Like millions worldwide, Southeast Asians have been trying out large language models such as Meta’s Llama 2 and Mistral AI — but in their native Bahasa Indonesia or Thai. The result has usually been gibberish in English.
This leaves them at a disadvantage, tech experts warn, as generative artificial intelligence (AI) transforms education, work and governance worldwide.
A Singapore government-led initiative aims to correct the imbalance with a Southeast Asian large language model (LLM), the first in a family of models named SEA-LION — Southeast Asian Languages in One Network — trained in the region’s languages and cultural norms.
Trained on data in 11 Southeast Asian languages including Vietnamese, Thai and Bahasa Indonesia, the open-sourced model is a cheaper and more efficient option for the region’s businesses, governments and academia, AI Singapore’s senior director for AI products Leslie Teo said.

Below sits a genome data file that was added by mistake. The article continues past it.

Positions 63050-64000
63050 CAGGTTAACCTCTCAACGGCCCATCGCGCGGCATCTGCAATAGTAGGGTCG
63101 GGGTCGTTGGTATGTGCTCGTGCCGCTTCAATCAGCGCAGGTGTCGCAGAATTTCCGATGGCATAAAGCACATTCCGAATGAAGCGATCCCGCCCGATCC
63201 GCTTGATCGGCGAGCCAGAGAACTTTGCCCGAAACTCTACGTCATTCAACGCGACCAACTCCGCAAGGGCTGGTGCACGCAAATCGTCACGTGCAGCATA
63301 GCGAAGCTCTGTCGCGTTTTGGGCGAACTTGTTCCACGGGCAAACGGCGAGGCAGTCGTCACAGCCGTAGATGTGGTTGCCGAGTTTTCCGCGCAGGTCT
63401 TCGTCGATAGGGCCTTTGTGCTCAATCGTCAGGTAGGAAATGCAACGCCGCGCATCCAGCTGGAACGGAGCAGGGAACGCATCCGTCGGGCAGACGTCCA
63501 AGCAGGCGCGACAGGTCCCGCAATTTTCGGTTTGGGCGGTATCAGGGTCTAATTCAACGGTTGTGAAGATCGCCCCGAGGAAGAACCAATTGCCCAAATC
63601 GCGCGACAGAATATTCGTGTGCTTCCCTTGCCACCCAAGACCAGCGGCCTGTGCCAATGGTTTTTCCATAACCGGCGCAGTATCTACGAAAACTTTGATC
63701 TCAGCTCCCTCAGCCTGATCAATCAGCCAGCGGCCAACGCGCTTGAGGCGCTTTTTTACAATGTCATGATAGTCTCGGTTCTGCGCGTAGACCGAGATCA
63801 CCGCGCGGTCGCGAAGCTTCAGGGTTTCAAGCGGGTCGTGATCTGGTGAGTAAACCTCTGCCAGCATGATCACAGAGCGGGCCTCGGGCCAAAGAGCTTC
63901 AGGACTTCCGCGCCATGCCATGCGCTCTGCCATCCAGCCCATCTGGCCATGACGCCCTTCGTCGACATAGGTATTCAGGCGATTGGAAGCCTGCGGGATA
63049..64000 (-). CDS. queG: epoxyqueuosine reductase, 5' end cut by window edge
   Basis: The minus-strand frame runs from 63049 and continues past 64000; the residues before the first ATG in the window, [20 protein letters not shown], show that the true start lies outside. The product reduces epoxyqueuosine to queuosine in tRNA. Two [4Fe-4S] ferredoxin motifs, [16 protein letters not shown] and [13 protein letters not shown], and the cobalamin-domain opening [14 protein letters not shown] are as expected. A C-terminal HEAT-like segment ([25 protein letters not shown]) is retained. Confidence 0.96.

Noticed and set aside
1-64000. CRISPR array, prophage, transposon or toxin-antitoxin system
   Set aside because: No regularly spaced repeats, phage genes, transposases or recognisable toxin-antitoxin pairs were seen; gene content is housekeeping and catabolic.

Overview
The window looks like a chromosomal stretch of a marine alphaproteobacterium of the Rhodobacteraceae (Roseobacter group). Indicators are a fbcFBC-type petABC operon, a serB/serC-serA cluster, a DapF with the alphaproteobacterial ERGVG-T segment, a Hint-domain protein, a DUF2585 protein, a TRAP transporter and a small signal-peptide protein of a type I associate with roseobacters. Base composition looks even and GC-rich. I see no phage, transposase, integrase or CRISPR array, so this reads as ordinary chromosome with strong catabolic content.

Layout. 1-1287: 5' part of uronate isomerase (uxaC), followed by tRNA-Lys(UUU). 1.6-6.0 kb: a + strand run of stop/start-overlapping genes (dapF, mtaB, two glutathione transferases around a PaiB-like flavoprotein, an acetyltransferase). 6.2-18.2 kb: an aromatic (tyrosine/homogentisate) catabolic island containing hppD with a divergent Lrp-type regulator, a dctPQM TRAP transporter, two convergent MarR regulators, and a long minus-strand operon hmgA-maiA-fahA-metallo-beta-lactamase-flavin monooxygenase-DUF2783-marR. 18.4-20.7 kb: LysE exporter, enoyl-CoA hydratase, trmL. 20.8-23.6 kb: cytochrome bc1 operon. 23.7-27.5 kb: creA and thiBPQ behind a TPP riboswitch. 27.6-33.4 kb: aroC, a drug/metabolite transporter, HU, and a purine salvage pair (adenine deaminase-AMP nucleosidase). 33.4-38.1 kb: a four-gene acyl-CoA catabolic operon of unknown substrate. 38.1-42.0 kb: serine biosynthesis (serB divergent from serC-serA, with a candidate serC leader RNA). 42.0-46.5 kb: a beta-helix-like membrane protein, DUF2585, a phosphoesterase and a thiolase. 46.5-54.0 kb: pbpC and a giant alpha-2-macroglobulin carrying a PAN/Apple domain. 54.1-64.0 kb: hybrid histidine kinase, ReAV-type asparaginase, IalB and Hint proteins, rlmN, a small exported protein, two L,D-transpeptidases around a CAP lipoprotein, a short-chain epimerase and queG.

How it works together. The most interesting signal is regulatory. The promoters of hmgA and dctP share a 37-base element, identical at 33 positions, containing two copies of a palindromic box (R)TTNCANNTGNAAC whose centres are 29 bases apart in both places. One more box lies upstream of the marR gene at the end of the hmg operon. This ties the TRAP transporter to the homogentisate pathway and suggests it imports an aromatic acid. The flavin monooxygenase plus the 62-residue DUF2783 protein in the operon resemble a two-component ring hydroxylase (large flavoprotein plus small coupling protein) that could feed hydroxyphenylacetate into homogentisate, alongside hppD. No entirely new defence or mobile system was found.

“Do we want to force every person in Southeast Asia to adapt to the machine, or do we want to make it more accessible so people in the region can make full use of the technology without having to be an English speaker?” Teo said.
“We are not trying to compete with the big LLMs. We are trying to complement them, so there can be better representation of us,” he said.
There are more than 7,000 languages spoken worldwide. Yet LLMs including Open AI’s GPT-4 and Meta’s Llama 2, used to build AI systems such as chatbots and other tools, have largely been developed for and trained on the English language.
Governments and tech firms are trying to bridge this gap, with India creating datasets in local languages, an LLM in the United Arab Emirates powering generative AI tools in Arabic, and AI models in China, Japan and Vietnam in local languages.
These models could help local populations participate more equitably in the global AI economy that is largely dominated by big tech firms, said Nuurrianti Jalli, an assistant professor at Oklahoma State University’s school of communications.